The changes have been enforced on World Blood Donor Day.
Giving blood to others is a great way to save lives, however, donors in the UK must meet certain criteria in order to do so. Until today, gay and bisexual men were unable to donate unless they had not had sex with men in the past three months. However, the Department of Health and Social Care has now relaxed these rules across the UK, opening up the possibility for more gay and bisexual men to give blood, platelets and plasma.
The new criteria, which has been implemented on World Blood Donor Day (June 14), focuses on individual behaviours, lifting a blanket ban for any men who have had sex with men in the last three months. The biggest change will mean anyone who has the same sexual partner for more than three months will be eligible to give blood if there is no known exposure to an STI or use of drugs to treat HIV. Donors will no longer be asked to declare if they have had sex with another man, making the criteria for blood donation gender-neutral and more inclusive.
The change comes after the FAIR (For the Assessment of Individualised Risk) steering group, a collaboration of UK blood services and LGBT charities, was asked by the government over two years ago to conduct an evidence-based review. The group researched whether sexual behaviours could be an effective measure of assessing individual risk of sexually transmitted infection, which could be passed on through blood transfusions.
In addition, if donors have had more than one sexual partner or a new partner in the last three months, they can give blood as long as they have not had anal sex. According to the review from FAIR, having anal sex is one of the sexual behaviours that carries the most risk of a sexually transmitted infection.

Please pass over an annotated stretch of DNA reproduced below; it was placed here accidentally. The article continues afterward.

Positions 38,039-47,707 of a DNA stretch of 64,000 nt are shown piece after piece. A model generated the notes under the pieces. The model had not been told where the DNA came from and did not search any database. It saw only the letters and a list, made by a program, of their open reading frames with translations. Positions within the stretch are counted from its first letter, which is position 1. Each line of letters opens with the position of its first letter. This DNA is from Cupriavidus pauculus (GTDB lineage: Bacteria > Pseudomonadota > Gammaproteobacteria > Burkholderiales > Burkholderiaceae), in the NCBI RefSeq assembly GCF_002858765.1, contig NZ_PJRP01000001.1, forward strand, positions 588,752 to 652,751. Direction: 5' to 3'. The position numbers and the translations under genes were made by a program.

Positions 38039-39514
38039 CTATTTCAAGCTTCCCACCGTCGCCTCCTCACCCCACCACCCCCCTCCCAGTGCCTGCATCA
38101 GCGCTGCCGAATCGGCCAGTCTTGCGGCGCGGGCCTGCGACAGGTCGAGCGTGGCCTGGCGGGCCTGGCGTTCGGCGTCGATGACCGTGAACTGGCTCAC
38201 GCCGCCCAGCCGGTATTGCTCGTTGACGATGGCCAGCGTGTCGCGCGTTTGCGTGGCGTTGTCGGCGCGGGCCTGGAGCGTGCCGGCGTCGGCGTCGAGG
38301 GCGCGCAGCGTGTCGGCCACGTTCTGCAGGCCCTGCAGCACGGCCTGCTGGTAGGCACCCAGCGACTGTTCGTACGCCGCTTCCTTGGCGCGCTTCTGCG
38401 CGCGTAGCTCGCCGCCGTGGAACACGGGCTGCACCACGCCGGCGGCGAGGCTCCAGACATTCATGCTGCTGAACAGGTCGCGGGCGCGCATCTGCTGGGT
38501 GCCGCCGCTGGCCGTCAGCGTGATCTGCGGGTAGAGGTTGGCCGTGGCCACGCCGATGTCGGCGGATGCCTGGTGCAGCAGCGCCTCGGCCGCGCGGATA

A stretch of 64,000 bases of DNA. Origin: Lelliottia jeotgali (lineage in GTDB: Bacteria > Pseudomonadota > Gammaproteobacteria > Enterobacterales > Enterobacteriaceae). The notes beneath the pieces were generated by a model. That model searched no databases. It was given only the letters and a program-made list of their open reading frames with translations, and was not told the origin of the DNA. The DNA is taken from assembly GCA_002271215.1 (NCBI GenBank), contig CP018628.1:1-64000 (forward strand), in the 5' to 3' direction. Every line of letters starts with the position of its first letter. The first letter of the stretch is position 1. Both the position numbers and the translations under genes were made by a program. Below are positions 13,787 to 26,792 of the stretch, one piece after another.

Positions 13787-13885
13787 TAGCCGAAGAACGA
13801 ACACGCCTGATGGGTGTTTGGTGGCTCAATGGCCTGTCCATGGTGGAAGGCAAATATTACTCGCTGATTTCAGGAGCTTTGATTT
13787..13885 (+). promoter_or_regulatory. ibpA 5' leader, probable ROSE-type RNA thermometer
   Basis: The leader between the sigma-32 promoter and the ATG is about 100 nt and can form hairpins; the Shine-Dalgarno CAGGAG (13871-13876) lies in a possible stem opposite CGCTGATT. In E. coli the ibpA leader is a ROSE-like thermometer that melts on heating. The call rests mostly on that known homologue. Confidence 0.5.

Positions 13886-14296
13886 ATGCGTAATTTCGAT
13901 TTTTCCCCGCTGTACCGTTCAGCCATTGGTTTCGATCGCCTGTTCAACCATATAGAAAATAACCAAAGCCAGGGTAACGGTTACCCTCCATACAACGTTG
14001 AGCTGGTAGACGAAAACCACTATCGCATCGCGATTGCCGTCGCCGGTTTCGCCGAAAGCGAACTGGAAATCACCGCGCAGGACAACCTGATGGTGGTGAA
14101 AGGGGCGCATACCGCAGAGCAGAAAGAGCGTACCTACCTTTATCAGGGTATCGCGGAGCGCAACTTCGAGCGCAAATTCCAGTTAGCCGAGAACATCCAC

In a report published in December 2020, which was also accepted in full by the government then, FAIR proposed moving away from the previous blanket three-month deferral for men who have had sex with men. Instead, they have opted for identifying a wider range of “high-risk behaviours” which apply to all blood donors, regardless of their sexuality. The group states that these changes will still maintain a “world-leading” safe supply of blood in the UK.
Ethan Spibey, the founder of FreedomToDonate, said: “After many years of campaigning, and working with the UK’s blood services, we are delighted that this change is now coming into effect. Thanks to the work of dedicated individuals and charities alongside NHSBT, the UK now has one of the world’s most progressive blood donation policies and more people than ever will be able to safely donate blood. The work of the FAIR steering group shows that simply being a man who has sex with men is not a good enough reason to exclude someone from donating blood.
“This is more than just about a fairer and more inclusive system, it’s about those who rely on blood, and giving blood literally saves lives. I would encourage anyone who is able to safely donate blood to register to do so.”
Robbie de Santos, Director of Communications and External Affairs for Stonewall, said: “We welcome today’s historic change, which will help ensure more gay and bi men can donate blood and represents an important step towards a donation selection policy entirely based on an individualised assessment of risk. We want to see a blood donation system that allows the greatest number of people to donate safely and we will continue to work with Government to build on this progress and ensure that more people, including LGBT+ people, can donate blood safely in the future.”
You can find all the recommendations given by FAIR here.
[Featured Image: NHS Blood and Transplant]